In appointments strongly condemned by the United States, the United Nations has granted Iran seats on five subcommittees of its Economic and Social Council, including one that fights for women's rights, The Washington Times reports
The selection of Iran to participate on the Commission on the Status of Women is puzzling as the Middle East nation is routinely criticized for its suppression of women's rights.
Samantha Power, the U.S. ambassador to the United Nations, questioned Iran's appointment in a statement.
"The unopposed candidacy of Iran, where authorities regularly detain human rights defenders, subjecting many to torture, abuse, and violations of due process, is a particularly troubling outcome of today’s election," Power said.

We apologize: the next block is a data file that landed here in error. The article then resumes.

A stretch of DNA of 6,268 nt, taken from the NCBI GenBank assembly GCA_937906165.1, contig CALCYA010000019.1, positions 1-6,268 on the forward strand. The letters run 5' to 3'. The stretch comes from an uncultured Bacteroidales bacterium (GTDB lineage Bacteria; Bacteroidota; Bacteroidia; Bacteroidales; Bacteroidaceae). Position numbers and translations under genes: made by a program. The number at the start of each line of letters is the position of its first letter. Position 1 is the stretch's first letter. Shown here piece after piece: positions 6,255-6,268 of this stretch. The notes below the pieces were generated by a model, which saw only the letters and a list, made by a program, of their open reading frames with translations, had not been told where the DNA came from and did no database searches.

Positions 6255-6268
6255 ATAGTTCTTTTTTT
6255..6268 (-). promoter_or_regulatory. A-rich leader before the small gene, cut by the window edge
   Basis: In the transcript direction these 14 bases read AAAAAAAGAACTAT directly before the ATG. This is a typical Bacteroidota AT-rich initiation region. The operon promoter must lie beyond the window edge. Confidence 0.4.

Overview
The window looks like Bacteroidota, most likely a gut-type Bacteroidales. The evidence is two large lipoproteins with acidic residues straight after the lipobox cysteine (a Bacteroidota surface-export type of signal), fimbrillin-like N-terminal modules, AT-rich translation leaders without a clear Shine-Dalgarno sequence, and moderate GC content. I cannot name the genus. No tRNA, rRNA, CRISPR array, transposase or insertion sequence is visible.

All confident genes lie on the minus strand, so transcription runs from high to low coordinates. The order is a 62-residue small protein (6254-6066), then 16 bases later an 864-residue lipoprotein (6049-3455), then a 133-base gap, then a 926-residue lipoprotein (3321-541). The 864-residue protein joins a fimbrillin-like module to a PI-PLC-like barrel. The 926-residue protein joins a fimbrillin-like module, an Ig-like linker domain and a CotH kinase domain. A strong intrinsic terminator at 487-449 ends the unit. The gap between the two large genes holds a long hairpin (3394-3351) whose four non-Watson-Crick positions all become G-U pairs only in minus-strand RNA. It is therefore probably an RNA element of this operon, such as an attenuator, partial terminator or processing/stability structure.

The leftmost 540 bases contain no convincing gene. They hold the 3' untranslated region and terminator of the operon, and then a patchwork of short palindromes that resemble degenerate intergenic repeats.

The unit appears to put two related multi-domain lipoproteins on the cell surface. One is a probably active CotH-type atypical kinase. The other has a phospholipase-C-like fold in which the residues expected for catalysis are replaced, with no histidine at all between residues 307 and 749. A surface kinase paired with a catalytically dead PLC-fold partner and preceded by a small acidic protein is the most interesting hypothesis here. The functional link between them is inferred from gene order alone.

Earlier this week, Iran's President Hassan Rouhani admitted women in his country still face discrimination and cultural barriers.
"[I] confess there are still so many deficiencies with regards to the vindication of women's rights," Rouhani said.
But he insisted they are not universally treated as second-class citizens.
Iranian society frowns upon premarital sex, and women are expected to remain virgins until marriage. And Iran's civil rights record is regularly criticized by international rights watchdogs and Western governments.
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